U.S. officials gathering evidence against VW executives

Last Updated: December 6, 2016By Tags: ,

Representatives of the US authorities are in Germany in order to try to solve the crisis with the Volkswagen pollution scam.  According to the well informed , several executive managers of Volkswagen Group have engaged criminal defense lawyers, since the Justice Department is setting up the meetings for potential charges in the case of the emission scandal that still shaking the biggest German car producer.

Even though the US authorities helped in efforts to make the deal worth about $16 billion in civil settlements, it is already several times announced that the criminal charges will be raised against not only the company, but some members of the management also.

Still no clear who will be under press charges

The investigators from the U.S. have impelled some of the VW workers to travel to the U.S. Reason would be to answer on US prosecutors questions far from German authorities, though they also building their case against VW officials.  Well informed sources saying that the employees can be asked to testify against their superiors. Such case has already happened in September when one former VW got the guilty plea in exchange for his cooperation.

However, still is is not clear who will take charges for the fraud. Former CEO Martin Winterkorn, took responsibility for the scandal when he resigned in September 2015 but said he wasn’t aware of any wrongdoing on his part. VW has said top management were unaware of the decision to install the software to cheat emissions tests. “The then and current board of management of Volkswagen AG had, at any rate, no knowledge of the use of unlawful engine-management software at the time,” Volkswagen wrote in its annual report for 2015.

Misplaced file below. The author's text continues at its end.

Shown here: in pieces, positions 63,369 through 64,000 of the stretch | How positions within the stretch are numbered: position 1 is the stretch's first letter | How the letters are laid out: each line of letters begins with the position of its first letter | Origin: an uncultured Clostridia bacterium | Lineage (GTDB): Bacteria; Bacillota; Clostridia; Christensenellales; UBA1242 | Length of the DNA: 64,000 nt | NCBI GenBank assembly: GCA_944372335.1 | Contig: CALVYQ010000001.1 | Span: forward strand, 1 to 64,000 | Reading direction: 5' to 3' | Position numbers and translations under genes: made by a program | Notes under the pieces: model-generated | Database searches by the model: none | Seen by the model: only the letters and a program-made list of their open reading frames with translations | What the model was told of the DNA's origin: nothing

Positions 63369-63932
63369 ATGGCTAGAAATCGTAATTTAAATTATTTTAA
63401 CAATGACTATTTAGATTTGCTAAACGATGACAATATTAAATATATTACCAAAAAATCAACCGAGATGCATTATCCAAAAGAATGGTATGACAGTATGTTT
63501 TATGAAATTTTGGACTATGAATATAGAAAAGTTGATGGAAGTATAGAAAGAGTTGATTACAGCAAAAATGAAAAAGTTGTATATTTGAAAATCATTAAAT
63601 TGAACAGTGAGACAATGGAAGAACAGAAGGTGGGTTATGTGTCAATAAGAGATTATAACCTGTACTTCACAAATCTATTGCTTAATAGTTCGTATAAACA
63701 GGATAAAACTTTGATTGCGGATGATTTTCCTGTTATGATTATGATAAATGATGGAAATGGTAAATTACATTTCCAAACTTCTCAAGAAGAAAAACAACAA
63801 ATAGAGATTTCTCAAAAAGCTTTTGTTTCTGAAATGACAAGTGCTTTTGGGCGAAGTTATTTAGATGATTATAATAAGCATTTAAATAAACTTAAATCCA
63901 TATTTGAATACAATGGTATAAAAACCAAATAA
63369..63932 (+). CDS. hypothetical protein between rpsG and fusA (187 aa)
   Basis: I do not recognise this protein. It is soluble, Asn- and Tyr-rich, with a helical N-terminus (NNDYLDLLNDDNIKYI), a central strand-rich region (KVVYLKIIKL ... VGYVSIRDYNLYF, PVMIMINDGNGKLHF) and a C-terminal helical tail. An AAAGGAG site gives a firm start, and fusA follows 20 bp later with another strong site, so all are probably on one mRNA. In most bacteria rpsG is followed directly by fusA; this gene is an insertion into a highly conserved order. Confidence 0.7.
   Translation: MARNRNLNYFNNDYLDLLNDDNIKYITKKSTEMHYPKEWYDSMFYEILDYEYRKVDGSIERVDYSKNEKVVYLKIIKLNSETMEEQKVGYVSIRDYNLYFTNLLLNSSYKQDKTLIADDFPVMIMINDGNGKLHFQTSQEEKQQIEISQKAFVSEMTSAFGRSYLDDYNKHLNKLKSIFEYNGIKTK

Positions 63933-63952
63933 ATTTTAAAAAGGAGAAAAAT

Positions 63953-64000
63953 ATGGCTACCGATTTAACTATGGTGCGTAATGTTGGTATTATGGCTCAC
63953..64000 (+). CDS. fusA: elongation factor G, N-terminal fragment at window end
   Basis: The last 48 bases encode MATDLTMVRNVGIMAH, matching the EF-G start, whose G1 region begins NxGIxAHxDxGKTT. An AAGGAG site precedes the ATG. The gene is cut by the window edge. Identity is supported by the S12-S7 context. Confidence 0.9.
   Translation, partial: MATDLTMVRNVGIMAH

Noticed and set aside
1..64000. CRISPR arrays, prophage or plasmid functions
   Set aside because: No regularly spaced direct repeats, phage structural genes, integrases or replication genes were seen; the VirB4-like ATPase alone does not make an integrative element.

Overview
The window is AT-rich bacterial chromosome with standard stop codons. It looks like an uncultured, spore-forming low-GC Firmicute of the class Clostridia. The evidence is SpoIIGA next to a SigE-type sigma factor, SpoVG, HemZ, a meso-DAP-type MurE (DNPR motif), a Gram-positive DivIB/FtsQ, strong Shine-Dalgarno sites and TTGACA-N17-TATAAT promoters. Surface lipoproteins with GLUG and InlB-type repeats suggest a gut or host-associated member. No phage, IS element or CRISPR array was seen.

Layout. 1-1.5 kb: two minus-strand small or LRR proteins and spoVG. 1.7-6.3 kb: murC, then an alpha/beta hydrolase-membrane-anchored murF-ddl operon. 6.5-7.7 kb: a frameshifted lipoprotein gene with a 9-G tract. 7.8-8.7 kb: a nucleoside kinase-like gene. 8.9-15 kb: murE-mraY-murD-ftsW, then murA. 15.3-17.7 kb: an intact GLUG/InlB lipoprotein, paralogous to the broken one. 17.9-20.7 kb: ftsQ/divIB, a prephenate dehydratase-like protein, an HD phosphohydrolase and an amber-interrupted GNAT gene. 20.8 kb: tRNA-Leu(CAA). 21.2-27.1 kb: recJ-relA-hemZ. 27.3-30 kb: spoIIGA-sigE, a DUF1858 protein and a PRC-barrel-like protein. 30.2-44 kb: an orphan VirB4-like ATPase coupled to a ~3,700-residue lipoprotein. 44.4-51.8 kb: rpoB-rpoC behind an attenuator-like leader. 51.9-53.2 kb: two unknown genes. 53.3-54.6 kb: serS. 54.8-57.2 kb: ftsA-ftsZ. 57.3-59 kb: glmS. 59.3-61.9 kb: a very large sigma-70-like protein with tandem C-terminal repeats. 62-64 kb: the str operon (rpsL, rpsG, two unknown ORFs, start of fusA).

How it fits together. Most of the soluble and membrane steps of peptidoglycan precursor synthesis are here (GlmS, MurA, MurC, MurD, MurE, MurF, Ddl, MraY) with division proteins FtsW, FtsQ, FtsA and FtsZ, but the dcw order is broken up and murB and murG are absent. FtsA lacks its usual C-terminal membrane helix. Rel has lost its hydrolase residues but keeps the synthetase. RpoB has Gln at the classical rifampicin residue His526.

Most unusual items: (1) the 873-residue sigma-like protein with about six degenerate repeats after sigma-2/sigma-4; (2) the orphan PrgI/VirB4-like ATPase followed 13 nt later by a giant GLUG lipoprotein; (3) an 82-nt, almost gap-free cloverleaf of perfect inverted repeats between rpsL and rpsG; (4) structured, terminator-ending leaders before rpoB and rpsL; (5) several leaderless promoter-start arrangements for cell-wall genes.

German authorities already announced that they do not have any proofs of evidence showing that Volkswagen’s executives approved the diesel-cheating program. German authorities are investigating whether Winterkorn and Chairman Hans Dieter Poetsch were too slow to inform the market about the investigation into the cheating devices.

If decide to pursue the executives in Germany, Justice Department will need to find the way how to get them to the U.S. soil. Germany’s constitution doesn’t allow citizens to be extradited outside the European Union.

After Volkswagen publicly admitted to the diesel-cheating last year, it has embarked on a large-scale overhaul, focusing on electric cars after decades of diesel development. To help fund the shift, it reached an agreement on Nov. 18 to cut as many as 30,000 jobs, saving it about $3.9 billion. The company also faces outstanding civil claims from several U.S. states and is facing hundreds of investor lawsuits in Germany.

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